- a composite plant, Cynara cardunculus, of the Mediterranean area, having a root and leafstalks eaten as a vegetable.
Origin of cardoon
Examples from the Web for cardon
Contemporary Examples of cardon
And Cardon told Politico last week, “I think Jeff and I are both quality gentlemen who will keep it to the issues.”The Other Mormon Primary
August 11, 2011
Historical Examples of cardon
Cardon made a stabbing gesture with the stiletto, which he still held.
"And there is also the matter of Pelton's daughter, and his son," Cardon said.
"Well, we're in a nice puddle of something-or-other," Cardon greeted him.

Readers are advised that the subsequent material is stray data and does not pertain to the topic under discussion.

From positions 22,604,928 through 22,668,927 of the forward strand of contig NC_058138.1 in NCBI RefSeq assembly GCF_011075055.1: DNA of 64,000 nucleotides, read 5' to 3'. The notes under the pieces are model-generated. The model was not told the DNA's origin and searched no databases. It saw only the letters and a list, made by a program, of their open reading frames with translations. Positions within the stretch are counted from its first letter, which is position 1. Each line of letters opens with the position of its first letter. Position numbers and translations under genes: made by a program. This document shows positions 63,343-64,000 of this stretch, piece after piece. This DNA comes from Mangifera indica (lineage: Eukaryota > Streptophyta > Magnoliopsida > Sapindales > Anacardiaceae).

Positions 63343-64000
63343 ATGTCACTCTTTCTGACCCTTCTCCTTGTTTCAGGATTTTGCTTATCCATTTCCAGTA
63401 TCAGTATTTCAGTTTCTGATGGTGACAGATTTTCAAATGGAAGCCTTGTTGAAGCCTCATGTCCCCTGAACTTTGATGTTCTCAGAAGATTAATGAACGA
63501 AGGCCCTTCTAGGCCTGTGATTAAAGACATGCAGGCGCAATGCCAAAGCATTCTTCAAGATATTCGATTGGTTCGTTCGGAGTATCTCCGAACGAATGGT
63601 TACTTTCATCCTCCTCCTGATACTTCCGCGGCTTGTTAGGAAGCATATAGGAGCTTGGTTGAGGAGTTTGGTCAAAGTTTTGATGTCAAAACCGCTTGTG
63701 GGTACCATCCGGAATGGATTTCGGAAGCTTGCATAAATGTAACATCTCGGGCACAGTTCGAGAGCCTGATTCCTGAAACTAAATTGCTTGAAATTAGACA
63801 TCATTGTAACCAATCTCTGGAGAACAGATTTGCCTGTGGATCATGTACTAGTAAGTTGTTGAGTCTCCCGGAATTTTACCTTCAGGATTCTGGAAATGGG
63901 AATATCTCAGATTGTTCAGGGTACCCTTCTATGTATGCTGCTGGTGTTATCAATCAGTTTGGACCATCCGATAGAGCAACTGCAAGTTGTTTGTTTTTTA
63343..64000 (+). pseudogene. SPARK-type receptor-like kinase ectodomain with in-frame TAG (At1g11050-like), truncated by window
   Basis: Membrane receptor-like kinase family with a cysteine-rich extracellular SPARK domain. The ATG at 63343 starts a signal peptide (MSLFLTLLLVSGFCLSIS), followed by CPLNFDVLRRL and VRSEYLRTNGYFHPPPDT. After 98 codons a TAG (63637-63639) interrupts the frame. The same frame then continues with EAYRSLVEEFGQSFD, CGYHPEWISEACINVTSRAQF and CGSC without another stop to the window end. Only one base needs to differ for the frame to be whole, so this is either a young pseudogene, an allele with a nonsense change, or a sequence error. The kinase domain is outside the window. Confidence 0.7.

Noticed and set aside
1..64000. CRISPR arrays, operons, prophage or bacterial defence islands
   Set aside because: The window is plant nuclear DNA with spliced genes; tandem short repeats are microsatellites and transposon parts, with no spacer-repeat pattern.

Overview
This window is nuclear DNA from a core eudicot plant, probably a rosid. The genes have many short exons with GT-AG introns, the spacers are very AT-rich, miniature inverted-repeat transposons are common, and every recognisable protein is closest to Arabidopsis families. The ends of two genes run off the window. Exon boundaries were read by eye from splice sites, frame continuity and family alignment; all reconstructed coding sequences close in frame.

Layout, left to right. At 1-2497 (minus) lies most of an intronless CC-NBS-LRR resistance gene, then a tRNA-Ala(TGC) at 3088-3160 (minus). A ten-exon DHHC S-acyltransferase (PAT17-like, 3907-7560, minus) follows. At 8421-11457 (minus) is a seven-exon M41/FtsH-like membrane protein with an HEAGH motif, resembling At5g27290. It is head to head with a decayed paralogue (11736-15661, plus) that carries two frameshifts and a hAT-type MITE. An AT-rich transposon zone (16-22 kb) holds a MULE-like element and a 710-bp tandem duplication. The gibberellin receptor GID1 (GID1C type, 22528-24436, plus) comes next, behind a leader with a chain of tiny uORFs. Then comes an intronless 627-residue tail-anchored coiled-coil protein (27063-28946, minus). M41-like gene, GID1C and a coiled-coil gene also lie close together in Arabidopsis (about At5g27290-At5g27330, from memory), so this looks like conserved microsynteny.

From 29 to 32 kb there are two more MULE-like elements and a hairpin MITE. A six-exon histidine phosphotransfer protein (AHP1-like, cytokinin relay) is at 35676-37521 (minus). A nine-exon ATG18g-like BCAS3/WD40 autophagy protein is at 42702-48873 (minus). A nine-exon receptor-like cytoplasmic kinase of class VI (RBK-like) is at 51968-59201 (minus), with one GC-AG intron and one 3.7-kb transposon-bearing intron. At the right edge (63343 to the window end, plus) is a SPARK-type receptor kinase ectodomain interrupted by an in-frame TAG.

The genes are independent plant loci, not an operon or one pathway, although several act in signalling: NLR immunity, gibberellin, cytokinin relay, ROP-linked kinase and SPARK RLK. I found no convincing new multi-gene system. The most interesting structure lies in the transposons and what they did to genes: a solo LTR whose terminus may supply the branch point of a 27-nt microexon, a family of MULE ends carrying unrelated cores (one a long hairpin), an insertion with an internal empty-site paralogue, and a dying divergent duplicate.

This Literate can be trusted; he's a friend of Mr. Cardon's.
"And Cardon's gone completely cloak-and-dagger-happy," she continued.
- a thistle-like S European plant, Cynara cardunculus, closely related to the artichoke, with spiny leaves, purple flowers, and a leafstalk that may be blanched and eaten: family Asteraceae (composites)
Word Origin for cardoon
1610s, from French cardon, from Provençal cardon, properly "thistle," from Late latin cardonem (nominative cardo "thistle," related to Latin carduus "thistle, artichoke" (see harsh).